Research Statement


I am a job market candidate in Economics at Duke University. My fields of interest are financial economics and applied econometrics. My research concentrates on applying econometric tools to solve problems in finance, based on high frequency data. In particular, my dissertation topic is market microstructure and information processing in financial markets.

Download the full version of Research Statement here.

Research Experiences

“Investor Sentiment and Volume-Volatility Relationship” (Job Market Paper)[Download]

This paper shows the effect investor sentiment on information processing in the nancial market. We investigate how disagreement among investors affects the relationship between trading intensity and price volatility around macroeconomic announcements during high and low sentiment periods. By incorporating into the Kandel and Pearson (1995) model a one factor structure with heterogeneous beliefs in the idiosyncratic components, we explicitly derive the volume-volatility elasticity for individual stocks around systematic information release.
Our empirical results are based on intraday transaction data of S&P 500 ETF and Dow Jones 30 components, as well as high frequency econometric tools for the multi-dimensional setting. Consistent with the model predictions, our estimates of elasticity decrease signicantly with the ratio of idiosyncratic variance. Disagreement measures only cast signicantly negative effect in high sentiment periods for both the market portfolio and individual stocks, which is in line with changes in investors’ condence level when sentiment regime shifts.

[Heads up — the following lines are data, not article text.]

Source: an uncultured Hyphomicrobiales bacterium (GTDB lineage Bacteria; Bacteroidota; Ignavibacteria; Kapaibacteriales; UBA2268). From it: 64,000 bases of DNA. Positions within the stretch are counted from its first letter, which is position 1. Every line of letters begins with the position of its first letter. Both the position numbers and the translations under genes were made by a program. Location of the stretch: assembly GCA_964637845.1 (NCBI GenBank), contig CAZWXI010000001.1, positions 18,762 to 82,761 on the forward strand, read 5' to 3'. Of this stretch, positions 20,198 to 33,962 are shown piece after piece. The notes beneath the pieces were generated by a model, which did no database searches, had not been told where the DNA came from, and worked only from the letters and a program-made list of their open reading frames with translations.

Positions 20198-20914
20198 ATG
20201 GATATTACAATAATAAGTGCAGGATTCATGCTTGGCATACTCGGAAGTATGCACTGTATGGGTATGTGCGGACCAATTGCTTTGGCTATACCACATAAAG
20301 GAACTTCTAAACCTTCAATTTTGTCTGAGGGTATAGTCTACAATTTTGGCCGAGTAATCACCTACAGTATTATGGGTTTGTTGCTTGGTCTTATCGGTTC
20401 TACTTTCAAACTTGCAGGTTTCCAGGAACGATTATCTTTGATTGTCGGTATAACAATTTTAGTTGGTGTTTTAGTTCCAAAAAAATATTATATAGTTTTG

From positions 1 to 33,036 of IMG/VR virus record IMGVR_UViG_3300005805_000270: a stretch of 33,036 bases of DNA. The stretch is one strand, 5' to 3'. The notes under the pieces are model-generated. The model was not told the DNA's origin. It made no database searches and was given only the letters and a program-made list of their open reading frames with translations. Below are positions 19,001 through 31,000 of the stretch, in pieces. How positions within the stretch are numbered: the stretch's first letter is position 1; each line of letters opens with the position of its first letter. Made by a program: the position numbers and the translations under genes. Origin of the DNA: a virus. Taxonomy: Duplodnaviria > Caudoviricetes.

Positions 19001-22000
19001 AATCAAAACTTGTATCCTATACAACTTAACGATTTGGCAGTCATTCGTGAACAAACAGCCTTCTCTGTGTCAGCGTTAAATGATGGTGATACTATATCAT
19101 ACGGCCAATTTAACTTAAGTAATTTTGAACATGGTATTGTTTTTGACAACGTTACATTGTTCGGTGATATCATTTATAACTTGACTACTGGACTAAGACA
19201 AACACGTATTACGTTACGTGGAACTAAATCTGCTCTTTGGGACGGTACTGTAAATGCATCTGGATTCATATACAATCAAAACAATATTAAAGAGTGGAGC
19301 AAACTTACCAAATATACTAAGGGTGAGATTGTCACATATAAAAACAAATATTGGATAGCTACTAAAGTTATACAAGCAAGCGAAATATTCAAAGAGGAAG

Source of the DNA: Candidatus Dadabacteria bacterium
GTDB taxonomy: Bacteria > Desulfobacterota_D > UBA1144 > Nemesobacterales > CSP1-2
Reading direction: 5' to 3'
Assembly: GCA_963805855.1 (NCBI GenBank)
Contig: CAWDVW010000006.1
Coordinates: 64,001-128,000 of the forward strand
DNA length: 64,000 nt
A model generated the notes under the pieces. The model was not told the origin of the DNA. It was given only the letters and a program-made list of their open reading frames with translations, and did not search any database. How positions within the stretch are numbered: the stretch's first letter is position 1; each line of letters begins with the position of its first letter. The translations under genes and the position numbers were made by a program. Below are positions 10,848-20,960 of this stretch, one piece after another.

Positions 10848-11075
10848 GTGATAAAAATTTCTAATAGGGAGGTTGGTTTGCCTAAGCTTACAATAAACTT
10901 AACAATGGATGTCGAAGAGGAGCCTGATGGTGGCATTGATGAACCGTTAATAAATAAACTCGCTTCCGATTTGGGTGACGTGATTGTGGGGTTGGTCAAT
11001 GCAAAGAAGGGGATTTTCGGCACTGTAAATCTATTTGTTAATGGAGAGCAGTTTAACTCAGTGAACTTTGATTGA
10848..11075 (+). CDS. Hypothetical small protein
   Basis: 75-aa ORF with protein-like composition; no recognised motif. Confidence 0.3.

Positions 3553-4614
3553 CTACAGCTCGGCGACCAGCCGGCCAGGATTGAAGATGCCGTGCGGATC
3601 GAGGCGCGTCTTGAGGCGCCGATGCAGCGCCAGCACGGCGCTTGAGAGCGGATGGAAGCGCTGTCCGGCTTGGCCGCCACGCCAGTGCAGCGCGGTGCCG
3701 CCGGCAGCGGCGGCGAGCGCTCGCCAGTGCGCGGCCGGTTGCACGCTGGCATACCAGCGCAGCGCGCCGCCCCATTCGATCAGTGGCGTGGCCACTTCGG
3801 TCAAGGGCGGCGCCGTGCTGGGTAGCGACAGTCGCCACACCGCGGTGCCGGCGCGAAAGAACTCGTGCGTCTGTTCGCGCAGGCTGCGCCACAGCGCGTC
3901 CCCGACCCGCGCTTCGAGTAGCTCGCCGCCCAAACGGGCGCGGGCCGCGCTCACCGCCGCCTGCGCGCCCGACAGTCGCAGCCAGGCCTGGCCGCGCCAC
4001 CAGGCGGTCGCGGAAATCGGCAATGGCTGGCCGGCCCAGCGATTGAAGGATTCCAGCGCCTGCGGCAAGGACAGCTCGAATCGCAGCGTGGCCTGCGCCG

“Volume, Volatility and Public News Announcements”, with Tim Bollerslev and Jia Li, revise and resubmit to Review of Economic Studies [Download]

We provide new empirical evidence for the way in which financial markets process information. Our results are based on high-frequency intraday data along with new econometric techniques for making inference on the relationship between trading intensity and spot volatility around public news announcements. Consistent with the predictions derived from a theoretical model in which investors agree to disagree, our estimates for the intraday volume-volatility elasticity around the most important news announcements are systematically below unity. Our elasticity estimates also decrease significantly with measures of disagreements in beliefs, economic uncertainty, and textual-based sentiment, further highlighting the key role played by differences-of-opinion.

“Efficient Estimation of Integrated Volatility with Irregular Observation Times”, work in progress